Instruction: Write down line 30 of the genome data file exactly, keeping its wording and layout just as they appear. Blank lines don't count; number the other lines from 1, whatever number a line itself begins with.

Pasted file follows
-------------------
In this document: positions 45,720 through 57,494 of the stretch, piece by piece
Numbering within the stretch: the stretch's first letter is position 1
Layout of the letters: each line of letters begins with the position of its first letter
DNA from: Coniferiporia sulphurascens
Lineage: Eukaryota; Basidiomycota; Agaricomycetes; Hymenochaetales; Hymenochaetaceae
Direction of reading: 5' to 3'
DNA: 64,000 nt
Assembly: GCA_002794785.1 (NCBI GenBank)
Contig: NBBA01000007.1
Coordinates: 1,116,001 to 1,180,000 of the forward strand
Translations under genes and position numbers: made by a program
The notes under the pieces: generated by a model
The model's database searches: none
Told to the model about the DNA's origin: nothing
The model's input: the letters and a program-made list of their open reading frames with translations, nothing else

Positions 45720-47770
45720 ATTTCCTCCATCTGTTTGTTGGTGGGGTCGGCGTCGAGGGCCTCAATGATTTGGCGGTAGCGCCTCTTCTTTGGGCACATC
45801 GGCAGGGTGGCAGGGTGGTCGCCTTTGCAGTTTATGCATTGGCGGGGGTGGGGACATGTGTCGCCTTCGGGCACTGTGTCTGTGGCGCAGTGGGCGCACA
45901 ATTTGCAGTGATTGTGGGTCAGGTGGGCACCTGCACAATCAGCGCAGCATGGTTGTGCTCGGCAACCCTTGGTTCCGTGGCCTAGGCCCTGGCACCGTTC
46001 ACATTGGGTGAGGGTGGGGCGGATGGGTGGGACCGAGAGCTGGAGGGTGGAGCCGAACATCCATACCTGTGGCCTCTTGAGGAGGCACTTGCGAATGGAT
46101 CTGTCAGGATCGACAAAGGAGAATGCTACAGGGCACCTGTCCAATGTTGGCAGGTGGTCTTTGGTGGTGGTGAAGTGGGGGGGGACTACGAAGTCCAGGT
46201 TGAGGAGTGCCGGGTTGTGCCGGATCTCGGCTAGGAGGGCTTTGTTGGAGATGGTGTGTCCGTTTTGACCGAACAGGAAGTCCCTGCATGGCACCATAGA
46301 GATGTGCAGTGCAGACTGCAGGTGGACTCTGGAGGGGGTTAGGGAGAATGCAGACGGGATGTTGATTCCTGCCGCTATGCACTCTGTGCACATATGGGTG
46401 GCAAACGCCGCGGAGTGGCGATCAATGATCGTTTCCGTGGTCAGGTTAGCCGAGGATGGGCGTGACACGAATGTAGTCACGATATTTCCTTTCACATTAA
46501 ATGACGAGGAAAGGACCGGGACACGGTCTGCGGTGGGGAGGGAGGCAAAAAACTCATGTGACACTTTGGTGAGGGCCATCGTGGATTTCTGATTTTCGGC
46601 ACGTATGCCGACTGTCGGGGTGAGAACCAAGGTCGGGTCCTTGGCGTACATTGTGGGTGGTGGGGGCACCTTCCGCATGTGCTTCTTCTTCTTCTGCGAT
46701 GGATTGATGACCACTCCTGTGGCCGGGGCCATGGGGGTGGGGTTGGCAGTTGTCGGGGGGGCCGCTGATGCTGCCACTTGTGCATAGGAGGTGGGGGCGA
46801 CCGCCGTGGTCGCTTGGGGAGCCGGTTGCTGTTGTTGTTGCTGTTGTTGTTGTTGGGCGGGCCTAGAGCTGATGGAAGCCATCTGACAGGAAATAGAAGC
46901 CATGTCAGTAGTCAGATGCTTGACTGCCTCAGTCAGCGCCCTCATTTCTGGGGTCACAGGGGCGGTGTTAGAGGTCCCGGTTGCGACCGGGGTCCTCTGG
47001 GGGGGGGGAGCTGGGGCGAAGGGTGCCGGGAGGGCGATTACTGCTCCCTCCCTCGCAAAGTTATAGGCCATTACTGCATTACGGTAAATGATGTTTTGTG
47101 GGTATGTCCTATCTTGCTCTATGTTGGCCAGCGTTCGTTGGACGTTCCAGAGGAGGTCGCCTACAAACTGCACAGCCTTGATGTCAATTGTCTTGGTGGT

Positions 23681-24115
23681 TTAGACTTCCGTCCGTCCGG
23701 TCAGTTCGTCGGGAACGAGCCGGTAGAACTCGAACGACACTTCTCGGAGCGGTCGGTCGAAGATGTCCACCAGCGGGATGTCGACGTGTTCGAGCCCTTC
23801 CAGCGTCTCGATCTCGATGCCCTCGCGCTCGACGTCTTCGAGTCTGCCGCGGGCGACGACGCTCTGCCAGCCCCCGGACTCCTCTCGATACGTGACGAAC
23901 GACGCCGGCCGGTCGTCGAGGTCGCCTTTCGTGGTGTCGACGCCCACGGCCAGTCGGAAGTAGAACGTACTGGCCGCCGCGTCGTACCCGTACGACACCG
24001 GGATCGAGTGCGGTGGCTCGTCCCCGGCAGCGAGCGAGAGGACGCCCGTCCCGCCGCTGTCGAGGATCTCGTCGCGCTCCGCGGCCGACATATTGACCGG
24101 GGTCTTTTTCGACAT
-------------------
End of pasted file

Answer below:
47001 GGGGGGGGAGCTGGGGCGAAGGGTGCCGGGAGGGCGATTACTGCTCCCTCCCTCGCAAAGTTATAGGCCATTACTGCATTACGGTAAATGATGTTTTGTG